A pioneer of private media in Ghana, Dr Charles Wereko Brobbey, has blamed President Akufo-Addo for the country’s poor state of press freedom.

Reporters Without Borders’ latest report on press freedom ranked Ghana in 60th position from an initial 30th position last year.

This ranking is the lowest the country has ever seen in the past 17 years since it placed 66th in 2005.

Reacting to the ratings, Dr Wereko Brobbey, who founded the first private radio station in Ghana, said the President has superintended over people who have abused media freedom.

“The issue is, you can say what you think you believe and do, but the reality is what all the ratings by reputable international organisations are saying about Ghana no, which is disappointing.

“All the people who abuse the law in terms of the media are under the President of Ghana.

“The National Security Service, the police, the army, all those agencies are under the President,” he noted in an interview with Citi News.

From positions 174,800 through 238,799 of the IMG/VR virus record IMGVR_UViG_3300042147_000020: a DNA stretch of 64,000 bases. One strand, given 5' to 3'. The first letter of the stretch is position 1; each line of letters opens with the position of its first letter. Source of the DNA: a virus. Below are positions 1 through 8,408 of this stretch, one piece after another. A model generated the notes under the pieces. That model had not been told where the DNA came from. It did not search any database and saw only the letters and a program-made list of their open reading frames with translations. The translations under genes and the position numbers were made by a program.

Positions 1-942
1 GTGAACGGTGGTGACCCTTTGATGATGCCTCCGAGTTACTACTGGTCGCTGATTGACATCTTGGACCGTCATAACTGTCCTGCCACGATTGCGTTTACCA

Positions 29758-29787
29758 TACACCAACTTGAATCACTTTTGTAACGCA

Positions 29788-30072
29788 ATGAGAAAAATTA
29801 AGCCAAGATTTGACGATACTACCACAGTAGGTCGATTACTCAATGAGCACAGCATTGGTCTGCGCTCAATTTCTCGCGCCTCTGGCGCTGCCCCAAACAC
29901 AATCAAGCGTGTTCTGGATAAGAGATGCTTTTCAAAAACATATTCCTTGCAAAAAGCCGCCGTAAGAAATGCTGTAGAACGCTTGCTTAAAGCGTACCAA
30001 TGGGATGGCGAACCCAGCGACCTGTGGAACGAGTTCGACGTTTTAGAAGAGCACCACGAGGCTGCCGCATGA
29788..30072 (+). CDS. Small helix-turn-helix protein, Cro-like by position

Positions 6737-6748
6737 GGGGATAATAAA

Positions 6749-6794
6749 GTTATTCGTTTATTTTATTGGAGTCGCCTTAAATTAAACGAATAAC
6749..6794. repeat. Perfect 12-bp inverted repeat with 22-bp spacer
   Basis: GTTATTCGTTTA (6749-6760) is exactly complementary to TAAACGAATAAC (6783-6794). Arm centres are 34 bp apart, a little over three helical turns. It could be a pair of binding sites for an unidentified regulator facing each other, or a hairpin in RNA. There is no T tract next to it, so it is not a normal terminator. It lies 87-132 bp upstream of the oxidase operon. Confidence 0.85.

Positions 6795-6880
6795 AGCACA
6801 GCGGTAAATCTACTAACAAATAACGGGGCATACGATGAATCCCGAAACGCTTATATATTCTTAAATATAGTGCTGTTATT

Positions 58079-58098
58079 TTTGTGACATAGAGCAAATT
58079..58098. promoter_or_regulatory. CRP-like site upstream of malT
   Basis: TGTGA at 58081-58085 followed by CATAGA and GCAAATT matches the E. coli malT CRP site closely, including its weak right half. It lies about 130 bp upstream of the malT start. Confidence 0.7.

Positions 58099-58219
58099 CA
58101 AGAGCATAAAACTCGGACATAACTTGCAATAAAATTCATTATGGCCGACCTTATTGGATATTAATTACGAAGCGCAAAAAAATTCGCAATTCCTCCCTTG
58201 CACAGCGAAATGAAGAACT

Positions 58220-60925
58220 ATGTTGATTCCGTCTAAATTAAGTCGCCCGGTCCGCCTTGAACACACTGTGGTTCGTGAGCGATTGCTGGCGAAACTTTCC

Wereko Brobbey accuses Akufo-Addo of abysmal state of press freedom

The country also recorded its worst ranking on the African continent, which is 10th in Africa.

Ghana recorded a decline in its indicative points from 78.67 per cent to 67.43 compared to last year.

Executive Director of the Media Foundation for West Africa, Sulemana Braimah, said the report on press freedom affirms various concerns raised by keen advocates.

He noted that somehow, these concerns have been ignored by government.

“State authorities must acknowledge that things are not the way they ought to be. We need to all sit-down, and government must accept that things are not normal, and we work towards improving our conditions,” he said on Wednesday, May 4, 2022, on the Super Morning Show.

Sulemana Braimah
Executive Director of Media Foundation for West Africa (MFWA), Sulemana Braimah

Thus, he entreated state authorities to sit up and work hand-in-hand with other stakeholders of press freedom to improve the situation in the country.

The US Department of State recently released its 2021 annual Country Reports on Human Rights Practices, which cited Ghana for several human rights cases of abuse, including clamping down on free speech.

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